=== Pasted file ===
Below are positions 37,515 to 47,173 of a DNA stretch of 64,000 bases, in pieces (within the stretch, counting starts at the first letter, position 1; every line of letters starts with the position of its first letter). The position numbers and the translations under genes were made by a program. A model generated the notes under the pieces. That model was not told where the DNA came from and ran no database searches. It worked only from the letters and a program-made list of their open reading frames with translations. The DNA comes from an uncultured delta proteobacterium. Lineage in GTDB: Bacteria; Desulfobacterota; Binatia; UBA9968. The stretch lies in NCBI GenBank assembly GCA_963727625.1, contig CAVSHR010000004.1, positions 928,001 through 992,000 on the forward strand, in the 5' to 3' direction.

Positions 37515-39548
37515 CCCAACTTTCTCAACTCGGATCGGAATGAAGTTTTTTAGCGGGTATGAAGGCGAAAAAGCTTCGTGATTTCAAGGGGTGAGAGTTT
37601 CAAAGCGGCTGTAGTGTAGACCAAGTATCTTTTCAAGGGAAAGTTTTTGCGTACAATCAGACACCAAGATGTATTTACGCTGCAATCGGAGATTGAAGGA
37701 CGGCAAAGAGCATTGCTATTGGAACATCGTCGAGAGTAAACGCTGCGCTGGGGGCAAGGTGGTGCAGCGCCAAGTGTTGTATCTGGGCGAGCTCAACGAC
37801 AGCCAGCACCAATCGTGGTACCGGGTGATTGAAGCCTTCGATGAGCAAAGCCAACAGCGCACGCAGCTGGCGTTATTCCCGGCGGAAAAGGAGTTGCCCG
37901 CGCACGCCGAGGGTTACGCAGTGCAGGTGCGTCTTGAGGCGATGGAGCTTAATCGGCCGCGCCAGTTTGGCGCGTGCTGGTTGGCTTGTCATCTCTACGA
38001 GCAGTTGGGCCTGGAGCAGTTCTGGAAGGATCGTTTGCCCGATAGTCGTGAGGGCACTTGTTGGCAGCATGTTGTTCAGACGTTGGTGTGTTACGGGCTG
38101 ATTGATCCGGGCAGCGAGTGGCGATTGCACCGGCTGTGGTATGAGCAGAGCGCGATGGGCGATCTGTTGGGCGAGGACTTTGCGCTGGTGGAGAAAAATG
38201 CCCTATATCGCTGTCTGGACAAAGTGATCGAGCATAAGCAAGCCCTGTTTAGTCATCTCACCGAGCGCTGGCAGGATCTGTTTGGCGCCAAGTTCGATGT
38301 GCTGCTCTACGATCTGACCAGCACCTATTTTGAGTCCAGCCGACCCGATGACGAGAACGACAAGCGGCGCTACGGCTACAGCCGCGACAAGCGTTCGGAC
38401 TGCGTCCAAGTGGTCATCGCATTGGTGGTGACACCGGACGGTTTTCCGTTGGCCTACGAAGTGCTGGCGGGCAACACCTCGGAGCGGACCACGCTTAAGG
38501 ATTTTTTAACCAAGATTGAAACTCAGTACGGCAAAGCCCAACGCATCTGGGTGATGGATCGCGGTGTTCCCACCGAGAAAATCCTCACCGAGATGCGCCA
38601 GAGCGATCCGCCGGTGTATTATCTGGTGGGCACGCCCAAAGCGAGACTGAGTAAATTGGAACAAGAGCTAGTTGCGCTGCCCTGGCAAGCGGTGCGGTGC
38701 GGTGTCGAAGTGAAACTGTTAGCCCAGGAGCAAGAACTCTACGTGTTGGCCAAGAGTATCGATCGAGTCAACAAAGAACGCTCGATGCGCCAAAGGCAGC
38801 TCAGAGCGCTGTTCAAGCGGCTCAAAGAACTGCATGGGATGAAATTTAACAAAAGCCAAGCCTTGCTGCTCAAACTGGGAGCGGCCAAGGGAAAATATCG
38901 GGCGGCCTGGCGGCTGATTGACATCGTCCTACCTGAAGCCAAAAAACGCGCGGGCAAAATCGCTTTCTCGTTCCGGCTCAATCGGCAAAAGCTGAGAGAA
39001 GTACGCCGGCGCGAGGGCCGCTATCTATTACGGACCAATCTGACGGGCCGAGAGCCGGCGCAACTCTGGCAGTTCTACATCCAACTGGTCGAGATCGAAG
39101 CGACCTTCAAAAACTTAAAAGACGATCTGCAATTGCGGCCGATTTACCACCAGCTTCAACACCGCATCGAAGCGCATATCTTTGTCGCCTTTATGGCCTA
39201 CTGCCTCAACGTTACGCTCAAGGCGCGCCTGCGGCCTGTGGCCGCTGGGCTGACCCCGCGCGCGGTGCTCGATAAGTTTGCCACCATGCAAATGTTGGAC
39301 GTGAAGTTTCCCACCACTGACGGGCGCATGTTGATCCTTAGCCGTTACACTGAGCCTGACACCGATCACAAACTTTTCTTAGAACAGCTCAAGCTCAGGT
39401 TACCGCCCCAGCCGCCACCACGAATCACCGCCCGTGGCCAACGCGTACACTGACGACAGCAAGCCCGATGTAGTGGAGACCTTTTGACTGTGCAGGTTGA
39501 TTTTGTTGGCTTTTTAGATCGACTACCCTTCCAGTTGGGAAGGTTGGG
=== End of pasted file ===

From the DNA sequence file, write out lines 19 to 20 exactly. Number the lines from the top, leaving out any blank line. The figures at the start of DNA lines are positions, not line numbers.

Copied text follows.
39101 CGACCTTCAAAAACTTAAAAGACGATCTGCAATTGCGGCCGATTTACCACCAGCTTCAACACCGCATCGAAGCGCATATCTTTGTCGCCTTTATGGCCTA
39201 CTGCCTCAACGTTACGCTCAAGGCGCGCCTGCGGCCTGTGGCCGCTGGGCTGACCCCGCGCGCGGTGCTCGATAAGTTTGCCACCATGCAAATGTTGGAC